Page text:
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Atomic and Molecular Physics. A Primer. By Luciano Colombo. IOP Science, 2019. Ebook, pp. 219. ISBN 978-0-7503-2260-7.

aUniversité de Lorraine, CNRS, LPCT, Nancy, France
*Correspondence e-mail: claude.millot@univ-lorraine.fr

This book is a good introduction to quantum mechanics applied to atomic and molecular systems. It is composed of three parts that present the concepts of quantum mechanics, their applications to atomic physics and to molecular physics. The section about atomic physics constitutes roughly half of the book. In addition, eight appendices give substantial details about formal derivations and numerical calculations. As the title indicates, this book is a primer and the bibliography, which refers to more than 30 textbooks, will allow the reader to delve further into the subject.

The first part presents a historical and conceptual review of the constitution of atoms and the emergence of quantum physics. The first chapter explores the nature of the atom, the quantum nature of physical laws governing atomic spectra and black-body radiation, and wave–particle duality. It ends with the introduction of the wavefunction associated with a particle and the time-independent Schrödinger equation. The second chapter presents the mathematical aspects of quantum mechanics. It explains the notions of wavefunction, quantum operators associated with physical properties, time evolution of the wavefunction, and symmetry of the wavefunction. It concludes with the presentation of the very useful time-independent and time-dependent perturbation techniques of approximation.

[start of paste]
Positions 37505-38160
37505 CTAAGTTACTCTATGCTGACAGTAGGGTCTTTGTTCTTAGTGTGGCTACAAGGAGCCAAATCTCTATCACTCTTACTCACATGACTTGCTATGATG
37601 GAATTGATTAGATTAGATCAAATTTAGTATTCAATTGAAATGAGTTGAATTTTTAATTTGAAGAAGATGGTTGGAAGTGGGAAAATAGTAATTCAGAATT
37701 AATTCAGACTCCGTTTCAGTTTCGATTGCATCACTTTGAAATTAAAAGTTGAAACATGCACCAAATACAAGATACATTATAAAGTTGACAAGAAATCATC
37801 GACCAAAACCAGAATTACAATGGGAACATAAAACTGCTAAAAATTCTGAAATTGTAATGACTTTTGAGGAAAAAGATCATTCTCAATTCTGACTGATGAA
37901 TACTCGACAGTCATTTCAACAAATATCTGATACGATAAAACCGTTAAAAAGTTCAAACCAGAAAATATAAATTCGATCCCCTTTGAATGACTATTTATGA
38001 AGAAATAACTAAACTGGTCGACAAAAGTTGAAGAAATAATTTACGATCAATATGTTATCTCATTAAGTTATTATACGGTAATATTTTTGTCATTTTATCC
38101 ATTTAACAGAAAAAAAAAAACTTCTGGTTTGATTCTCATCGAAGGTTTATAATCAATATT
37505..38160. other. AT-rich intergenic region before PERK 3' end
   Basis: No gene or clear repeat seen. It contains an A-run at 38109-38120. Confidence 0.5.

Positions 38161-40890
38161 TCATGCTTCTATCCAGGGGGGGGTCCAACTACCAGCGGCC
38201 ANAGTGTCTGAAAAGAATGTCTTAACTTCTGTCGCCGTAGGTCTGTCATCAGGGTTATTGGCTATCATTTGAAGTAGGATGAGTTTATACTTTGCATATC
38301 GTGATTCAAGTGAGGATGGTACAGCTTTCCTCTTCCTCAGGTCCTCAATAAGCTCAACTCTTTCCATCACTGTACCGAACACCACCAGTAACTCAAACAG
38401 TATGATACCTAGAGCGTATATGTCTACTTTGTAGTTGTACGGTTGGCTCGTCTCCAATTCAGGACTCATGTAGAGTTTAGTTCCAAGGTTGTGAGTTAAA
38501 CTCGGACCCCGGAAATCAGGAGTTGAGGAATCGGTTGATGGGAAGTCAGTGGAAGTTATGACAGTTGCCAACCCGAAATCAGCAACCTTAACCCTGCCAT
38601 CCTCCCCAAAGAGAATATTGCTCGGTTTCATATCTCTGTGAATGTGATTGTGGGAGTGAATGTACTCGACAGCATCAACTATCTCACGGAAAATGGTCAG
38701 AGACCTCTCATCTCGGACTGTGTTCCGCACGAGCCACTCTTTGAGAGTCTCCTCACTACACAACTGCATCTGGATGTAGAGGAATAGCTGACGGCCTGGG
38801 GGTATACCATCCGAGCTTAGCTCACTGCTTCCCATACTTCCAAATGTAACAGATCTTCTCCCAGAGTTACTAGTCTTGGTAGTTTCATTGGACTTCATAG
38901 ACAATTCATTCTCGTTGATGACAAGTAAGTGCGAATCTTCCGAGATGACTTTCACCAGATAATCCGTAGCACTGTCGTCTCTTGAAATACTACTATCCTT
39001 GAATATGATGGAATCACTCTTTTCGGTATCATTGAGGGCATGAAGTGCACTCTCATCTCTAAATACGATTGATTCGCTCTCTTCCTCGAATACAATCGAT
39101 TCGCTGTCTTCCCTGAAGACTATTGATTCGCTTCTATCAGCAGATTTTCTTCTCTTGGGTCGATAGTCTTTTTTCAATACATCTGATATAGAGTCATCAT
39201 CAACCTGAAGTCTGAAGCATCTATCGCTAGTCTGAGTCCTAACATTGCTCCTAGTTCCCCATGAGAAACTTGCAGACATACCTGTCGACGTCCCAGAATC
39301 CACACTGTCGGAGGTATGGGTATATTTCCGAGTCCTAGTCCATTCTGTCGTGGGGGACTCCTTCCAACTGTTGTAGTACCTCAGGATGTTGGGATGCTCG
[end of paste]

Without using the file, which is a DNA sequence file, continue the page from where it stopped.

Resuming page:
The second part explains how quantum mechanics describe atomic systems. Chapter 3 is devoted to the determination and description of the stationary states of the hydrogen atom and the hydrogenoid ions. Then, the magnetic moment as well as the interaction of the atom with a uniform magnetic field (the Zeeman effect) are discussed. The author, after having described the action of a non-uniform magnetic field (the Stern–Gerlach experiment), introduces the notion of spin. The next part of the chapter deals with the analysis of spin–orbit coupling as well as with the fine and hyperfine structure of the energy spectrum. This long chapter ends with the description of how an atom interacts (i) with a uniform magnetic field taking the spin into account (the anomalous Zeeman and Paschen–Back effects) and (ii) with a static electric field (the Stark effect). The following chapter studies the interaction of atoms with electromagnetic fields within a semi-classical framework in which the atom is treated quantum mechanically whereas the electromagnetic field is treated classically by Maxwell equations. Absorption and emission processes are discussed and the microscopic theory of Einstein coefficients is presented. The chapter ends with a discussion of the selection rules for transitions as well as the LASER effect. The last chapter of this part is about multi-electron atoms. In this case, the electron–electron interactions and the symmetry of the wavefunction – including the spin – should be taken into consideration in order to get accurate models. The author starts with a simple central-field approximation, which leads to the main features of the periodic table of the elements. He then elaborates on the more sophisticated Hartree, Hartree–Fock and configuration interaction approaches. The chapter continues with the analysis of the energy spectra of multi-electron atoms, which includes the couplings between individual electronic orbitals and spin momenta. This leads to the L–S (light atom, small spin–orbit coupling) and J–J (heavy atom, strong spin–orbit coupling) coupling schemes. The selection rules and the interaction of a multi-electron atom with a static uniform magnetic field end this chapter.